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Republican presidential candidate Donald Trump addresses supporters in Kissimmee, Fla., on Aug. 11, 2016.

GREGG NEWTON/AFP/Getty Images

The Republican Party could be nearing a breaking point with Donald Trump.

As he skips from one gaffe to the next, GOP leaders in Washington and in the most competitive states have begun openly contemplating turning their backs on their party's presidential nominee to prevent what they fear will be wide-scale Republican losses on Election Day.

Back in 1996, the party also largely gave up on nominee Bob Dole once it became clear he had little chance of winning, so it's not without precedent. Nevertheless, it's jolting prospect now, with roughly three months still left before the Nov. 8 vote and weeks before the three presidential debates.

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Republicans who have devoted their professional lives to electing GOP candidates say they believe the White House already may be lost. They're exasperated by Trump's divisive politics and his insistence on running a general election campaign that mirrors his approach to the primaries.

"Based on his campaign record, there's no chance he's going to win," said Sara Fagen, the political director for former President George W. Bush. "He's losing groups of people he can't get back."

Trump's campaign says things are moving in the right direction, a position that itself feeds the discontent among his GOP detractors. The billionaire businessman's loyalists say enough time remains to change the dynamic against Democrat Hillary Clinton who, like Trump, is deeply unpopular with voters.

And his backers are blaming the media for the perception that all is not well.

"Frankly, a lot of stuff over the last week ... it's him being distorted," said Trump's campaign chairman, Paul Manafort. "For the last week or so, he's been very focused and very much on his game."

Trump did show some modest improvement as a candidate in the past week. He has stopped criticizing a Muslim family of a fallen U.S. soldier. Gone are the fights with some of his party's most respected members of Congress.

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But also in the past seven days, Trump has questioned the advice of senior aides, threatened to stop raising money for the party, dismissed the usefulness of get-out-the-vote efforts and defended his decision not to run any television ads even as his opponents fill the airwaves with spots backing Clinton in several contested states.

It all largely overshadowed the content of 44 previously-unreleased email exchanges Clinton had while at the State Department. They became public on Tuesday and showed her interacting with lobbyists, political and Clinton Foundation donors and business interests while serving as secretary of state.

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To some Republicans, it's enough for the party to give up on their nominee.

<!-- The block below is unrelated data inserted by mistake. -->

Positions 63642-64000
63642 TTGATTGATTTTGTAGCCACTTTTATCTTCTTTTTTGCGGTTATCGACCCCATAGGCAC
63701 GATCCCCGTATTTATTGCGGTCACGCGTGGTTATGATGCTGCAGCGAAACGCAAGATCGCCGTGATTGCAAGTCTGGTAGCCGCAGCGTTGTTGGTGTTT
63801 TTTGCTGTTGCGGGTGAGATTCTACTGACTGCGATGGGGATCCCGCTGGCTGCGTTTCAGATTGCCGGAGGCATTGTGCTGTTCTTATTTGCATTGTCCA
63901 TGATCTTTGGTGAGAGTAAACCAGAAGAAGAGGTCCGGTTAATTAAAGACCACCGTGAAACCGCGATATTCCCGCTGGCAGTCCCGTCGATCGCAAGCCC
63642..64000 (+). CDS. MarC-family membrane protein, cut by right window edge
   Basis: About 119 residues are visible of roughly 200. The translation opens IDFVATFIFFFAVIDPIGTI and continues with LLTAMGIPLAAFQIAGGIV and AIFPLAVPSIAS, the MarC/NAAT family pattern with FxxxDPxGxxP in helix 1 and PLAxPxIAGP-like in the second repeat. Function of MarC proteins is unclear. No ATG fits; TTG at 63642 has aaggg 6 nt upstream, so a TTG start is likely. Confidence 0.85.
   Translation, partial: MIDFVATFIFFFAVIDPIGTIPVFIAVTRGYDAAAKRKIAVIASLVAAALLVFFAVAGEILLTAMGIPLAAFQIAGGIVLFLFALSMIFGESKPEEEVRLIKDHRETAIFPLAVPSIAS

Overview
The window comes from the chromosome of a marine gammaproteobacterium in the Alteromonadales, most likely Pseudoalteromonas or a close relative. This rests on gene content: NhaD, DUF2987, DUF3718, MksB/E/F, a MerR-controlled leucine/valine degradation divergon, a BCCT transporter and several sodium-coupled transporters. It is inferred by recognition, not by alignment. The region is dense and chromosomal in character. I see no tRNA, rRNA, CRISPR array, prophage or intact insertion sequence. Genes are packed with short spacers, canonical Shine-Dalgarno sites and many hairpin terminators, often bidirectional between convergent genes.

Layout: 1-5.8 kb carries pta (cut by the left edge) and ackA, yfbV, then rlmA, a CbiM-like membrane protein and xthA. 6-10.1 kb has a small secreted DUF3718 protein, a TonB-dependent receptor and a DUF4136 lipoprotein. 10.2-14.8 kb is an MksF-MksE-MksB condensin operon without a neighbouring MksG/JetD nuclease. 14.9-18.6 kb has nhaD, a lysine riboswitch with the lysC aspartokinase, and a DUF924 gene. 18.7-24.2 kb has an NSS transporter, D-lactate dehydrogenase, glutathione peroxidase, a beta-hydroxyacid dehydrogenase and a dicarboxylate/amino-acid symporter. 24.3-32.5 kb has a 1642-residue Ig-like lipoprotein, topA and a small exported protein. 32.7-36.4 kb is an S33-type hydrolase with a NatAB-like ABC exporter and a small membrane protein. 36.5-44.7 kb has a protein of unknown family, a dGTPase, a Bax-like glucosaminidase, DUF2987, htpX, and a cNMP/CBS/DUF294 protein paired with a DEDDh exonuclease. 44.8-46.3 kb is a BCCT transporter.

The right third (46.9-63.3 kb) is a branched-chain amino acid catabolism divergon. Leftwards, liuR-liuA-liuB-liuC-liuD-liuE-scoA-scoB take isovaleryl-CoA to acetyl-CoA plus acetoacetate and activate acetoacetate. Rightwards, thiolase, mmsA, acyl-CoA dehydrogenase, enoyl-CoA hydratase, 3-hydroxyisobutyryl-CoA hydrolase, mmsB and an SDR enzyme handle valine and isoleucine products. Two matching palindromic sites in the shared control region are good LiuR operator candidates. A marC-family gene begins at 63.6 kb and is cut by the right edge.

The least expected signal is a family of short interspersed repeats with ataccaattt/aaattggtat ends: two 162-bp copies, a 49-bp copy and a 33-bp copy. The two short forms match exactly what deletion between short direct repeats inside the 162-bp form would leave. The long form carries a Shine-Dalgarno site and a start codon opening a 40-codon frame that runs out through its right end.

More than 100 GOP officials, including at least six former members of Congress and more than 20 former staffers at the Republican National Committee, have signed a letter asking the party chairman, Reince Priebus, to stop helping Trump's campaign.

"They're going to do it sooner or later. They might as well do it sooner to have more impact," said former Minnesota Rep. Vin Weber, among those who signed.

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Senior Republicans in Washington and in some of the most contested states have discussed a scenario in which the party scales back its presidential focus in states that don't feature top races for Senate. They could abandon a state such as Virginia, for example, and focus more on a state such as Indiana, where Democrat Evan Bayh is trying to make a Senate comeback.

That's according to several Republican officials in Washington and states that would be affected, including Ohio, Pennsylvania and New Hampshire. They spoke to The Associated Press on the condition of anonymity because they were not authorized to describe publicly those private discussions.

There is no evidence that a formal plan to break with Trump exists at either the state party or RNC level, but Priebus has informally discussed the possibility with party leaders in battleground states in recent days, three of the officials said.

Should that occur, it's not likely to happen until after Labor Day, as the party is still relying on Trump to help raise money to fund its expansive political operation. But the amount of money needed decreases as each day passes, giving the RNC greater financial freedom to potentially change course as the election nears.

The dissension in the Republican ranks hasn't affected Trump's ability to draw supporters to his rallies. Lisa Thompson, a firefighter from St. Cloud, Florida, is among the many who continue to stand in long lines for hours to see Trump at his events.

She said those balking at his missteps were being "too sensitive" — a luxury the nation can't afford with growing security threats. She urged Trump to stick with his playbook.

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"Why be fake?" she asked.

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